By Jennie Wong, charlotteobserver.com
There are a million things you need to learn as a business owner, in addition to the thing you’re really good at. You may be a superb butcher/baker/candlestick maker, but in order to survive (not to mention, make payroll), you’ll need to also acquire the basics of business. And without a corporate training department, who will teach it all to you?
The answer is, of course, you. You will teach yourself what you need to know, as you need to know it. You can’t learn it all at once, but in the end, if you have your own company or want to start your own company, you’ll need to embrace the ways of the autodidact.
Impress your CPA
Jo Cowan, owner of the blow dry bar Blo Charlotte, was a NICU nurse practitioner before she became a franchise owner and realized that none of her clinical skills were useful for running a small business. Cowan jokes, “Unless one of my salon customers is going into premature labor, then I’m your girl!”
When it came to decoding the financial aspects of entrepreneurship, Cowan always planned to use an accountant, but she still needed to understand the day-to-day aspects of bookkeeping.
“It was recommended that I use QuickBooks, but initially I had no idea what I was doing. I tried three times to set up my company, but thought I was failing each time. Then I ordered a QuickBooks manual, but that caused me even more confusion because I couldn’t find the answers I needed to my specific questions,” said Cowan.
“Finally, I researched online courses and found one called simply QuickBooksTraining.com, which offered self-paced tutorials with screenshots that I could complete at my own pace. Most importantly, they were organized so that I could learn what I wanted and skip the parts which were not relevant to me. I knew I had made a great decision when the time came to print out my general ledger for my tax accountant and he told me it was excellent!”
Switching gears? Work your network
Whereas Cowan’s learning journey was necessitated by her first business, web designer Chris Trausch found his path to self-learning via his second venture. After graduating from Purdue University with a degree in technical graphics and starting the Charlotte-based web design company LunaseaMedia Productions, Trausch and his wife, Lindsey, embarked on a whole new enterprise.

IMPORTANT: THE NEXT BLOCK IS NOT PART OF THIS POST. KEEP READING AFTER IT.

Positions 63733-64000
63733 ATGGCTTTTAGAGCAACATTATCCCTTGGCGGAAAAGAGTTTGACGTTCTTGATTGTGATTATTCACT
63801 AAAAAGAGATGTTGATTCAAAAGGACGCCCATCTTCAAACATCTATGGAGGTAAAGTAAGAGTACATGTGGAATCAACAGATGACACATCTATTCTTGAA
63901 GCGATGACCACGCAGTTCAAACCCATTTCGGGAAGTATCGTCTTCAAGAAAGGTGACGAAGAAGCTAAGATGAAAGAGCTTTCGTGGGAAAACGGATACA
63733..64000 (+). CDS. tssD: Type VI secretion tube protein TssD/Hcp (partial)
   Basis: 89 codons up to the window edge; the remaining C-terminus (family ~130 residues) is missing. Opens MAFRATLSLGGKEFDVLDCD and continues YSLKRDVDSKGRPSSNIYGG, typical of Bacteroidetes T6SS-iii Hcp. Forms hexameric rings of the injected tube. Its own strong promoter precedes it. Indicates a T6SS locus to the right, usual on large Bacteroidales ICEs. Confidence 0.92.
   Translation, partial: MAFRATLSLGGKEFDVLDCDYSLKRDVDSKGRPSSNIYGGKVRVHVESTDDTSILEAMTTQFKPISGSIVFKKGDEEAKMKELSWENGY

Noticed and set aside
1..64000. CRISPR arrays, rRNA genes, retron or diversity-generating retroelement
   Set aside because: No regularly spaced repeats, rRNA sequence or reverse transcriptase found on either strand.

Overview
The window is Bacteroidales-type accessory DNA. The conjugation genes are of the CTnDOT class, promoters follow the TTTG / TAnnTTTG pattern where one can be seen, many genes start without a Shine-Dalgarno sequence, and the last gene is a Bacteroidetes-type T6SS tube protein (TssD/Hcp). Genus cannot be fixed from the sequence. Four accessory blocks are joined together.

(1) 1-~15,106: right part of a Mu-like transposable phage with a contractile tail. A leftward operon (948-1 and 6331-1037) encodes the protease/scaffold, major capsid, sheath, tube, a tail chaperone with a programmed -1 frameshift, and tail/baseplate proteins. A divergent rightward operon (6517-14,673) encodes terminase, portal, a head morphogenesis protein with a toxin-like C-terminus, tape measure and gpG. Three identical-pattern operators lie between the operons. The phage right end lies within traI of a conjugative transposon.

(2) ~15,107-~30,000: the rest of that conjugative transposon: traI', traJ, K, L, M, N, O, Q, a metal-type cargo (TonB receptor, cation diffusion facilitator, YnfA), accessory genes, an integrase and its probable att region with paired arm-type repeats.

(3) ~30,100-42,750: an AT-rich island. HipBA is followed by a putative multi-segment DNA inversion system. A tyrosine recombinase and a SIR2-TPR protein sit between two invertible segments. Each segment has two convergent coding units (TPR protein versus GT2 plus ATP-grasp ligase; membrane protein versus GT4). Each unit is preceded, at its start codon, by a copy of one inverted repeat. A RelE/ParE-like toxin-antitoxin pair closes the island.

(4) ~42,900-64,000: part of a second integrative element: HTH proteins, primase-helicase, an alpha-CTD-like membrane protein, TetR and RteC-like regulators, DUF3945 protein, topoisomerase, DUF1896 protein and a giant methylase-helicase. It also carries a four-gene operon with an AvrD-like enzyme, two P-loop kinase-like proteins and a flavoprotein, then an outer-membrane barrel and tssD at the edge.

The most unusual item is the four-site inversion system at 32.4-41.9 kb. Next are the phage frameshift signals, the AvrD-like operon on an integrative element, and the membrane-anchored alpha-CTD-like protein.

“About 4 years ago, we decided to put all of our e-commerce technology and online marketing expertise into selling aftermarket parts and accessories for Harley-Davidson motorcycles, specifically, their Touring models,” Trausch wrote in an email. “And soon after launching Iron Aces Speed Shop, I designed a patent-pending motorcycle mount for iPhones and GPS systems, which turned us into a manufacturing company.”
And that’s when Trausch called upon his network of personal and professional relationships to rapidly learn what he needed to know for his product.
Trausch’s friend, James Burry, owns the Mooresville-based company BISS Product Development, which manufactures consumer products.
“He was able to help us with pricing, distribution, and intellectual property,” Trausch said.
“And our friends at the marketing agencies that I had worked with as a strategic partner, such as Crafted and Moving Ideas, wound up playing key roles in our branding and successful go-to-market strategy.”
Be a lifelong learner
And after the wonders of online training and the resources within one’s own Rolodex, there’s still that time-tested standby, the book.
Jordan Lipton is one of the founding doctors at Signature Healthcare, a concierge medical practice located in SouthPark and uptown. Perhaps it’s no surprise that an entrepreneur who exceled in medical school would still turn to book-learning to expand his horizons after becoming a business owner.
“One of my favorite business books is ‘Good to Great,’ by Jim Collins. In it, he talks about how great leaders combine intense determination and profound humility, putting personal ego aside for the long-term vision of the company. And because concierge medicine is all about providing the very highest level of service to our patients, we’ve really taken his advice to heart when it comes to getting the right people ‘on the bus,’ ” said Lipton.
Lipton also recommends getting out of the office to spark learning and creativity.
“I’ve had great educational experiences from networking. Meeting other entrepreneurs is a forum for sharing ideas, so the doctors in our practice make a point of participating whenever possible in groups like the Entrepreneurial Leadership Circle at the McColl School of Business at Queens University and the Charlotte Chamber.”
So now ask yourself – what’s the most important thing you need to learn for your business? What topic is most urgent for you at this very moment and how can you get yourself up to speed? Will you turn to online resources, a book, a friend, a consultant, or a group?